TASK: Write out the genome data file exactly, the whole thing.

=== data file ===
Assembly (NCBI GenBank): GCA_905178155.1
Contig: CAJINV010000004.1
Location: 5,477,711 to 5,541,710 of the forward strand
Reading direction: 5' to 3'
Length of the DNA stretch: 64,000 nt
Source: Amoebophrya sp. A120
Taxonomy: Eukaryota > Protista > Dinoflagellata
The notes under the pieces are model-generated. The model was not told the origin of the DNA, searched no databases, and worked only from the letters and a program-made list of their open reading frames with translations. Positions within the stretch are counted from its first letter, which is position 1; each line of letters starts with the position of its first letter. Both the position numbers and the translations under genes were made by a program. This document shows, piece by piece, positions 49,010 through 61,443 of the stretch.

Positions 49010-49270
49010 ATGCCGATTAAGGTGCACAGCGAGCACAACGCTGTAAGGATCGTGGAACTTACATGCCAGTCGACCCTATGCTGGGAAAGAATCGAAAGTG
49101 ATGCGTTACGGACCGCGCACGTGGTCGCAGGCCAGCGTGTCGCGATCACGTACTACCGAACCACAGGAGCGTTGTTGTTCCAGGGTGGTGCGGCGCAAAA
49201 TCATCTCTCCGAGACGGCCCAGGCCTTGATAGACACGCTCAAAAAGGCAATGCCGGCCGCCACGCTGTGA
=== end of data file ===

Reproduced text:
Assembly (NCBI GenBank): GCA_905178155.1
Contig: CAJINV010000004.1
Location: 5,477,711 to 5,541,710 of the forward strand
Reading direction: 5' to 3'
Length of the DNA stretch: 64,000 nt
Source: Amoebophrya sp. A120
Taxonomy: Eukaryota > Protista > Dinoflagellata
The notes under the pieces are model-generated. The model was not told the origin of the DNA, searched no databases, and worked only from the letters and a program-made list of their open reading frames with translations. Positions within the stretch are counted from its first letter, which is position 1; each line of letters starts with the position of its first letter. Both the position numbers and the translations under genes were made by a program. This document shows, piece by piece, positions 49,010 through 61,443 of the stretch.

Positions 49010-49270
49010 ATGCCGATTAAGGTGCACAGCGAGCACAACGCTGTAAGGATCGTGGAACTTACATGCCAGTCGACCCTATGCTGGGAAAGAATCGAAAGTG
49101 ATGCGTTACGGACCGCGCACGTGGTCGCAGGCCAGCGTGTCGCGATCACGTACTACCGAACCACAGGAGCGTTGTTGTTCCAGGGTGGTGCGGCGCAAAA
49201 TCATCTCTCCGAGACGGCCCAGGCCTTGATAGACACGCTCAAAAAGGCAATGCCGGCCGCCACGCTGTGA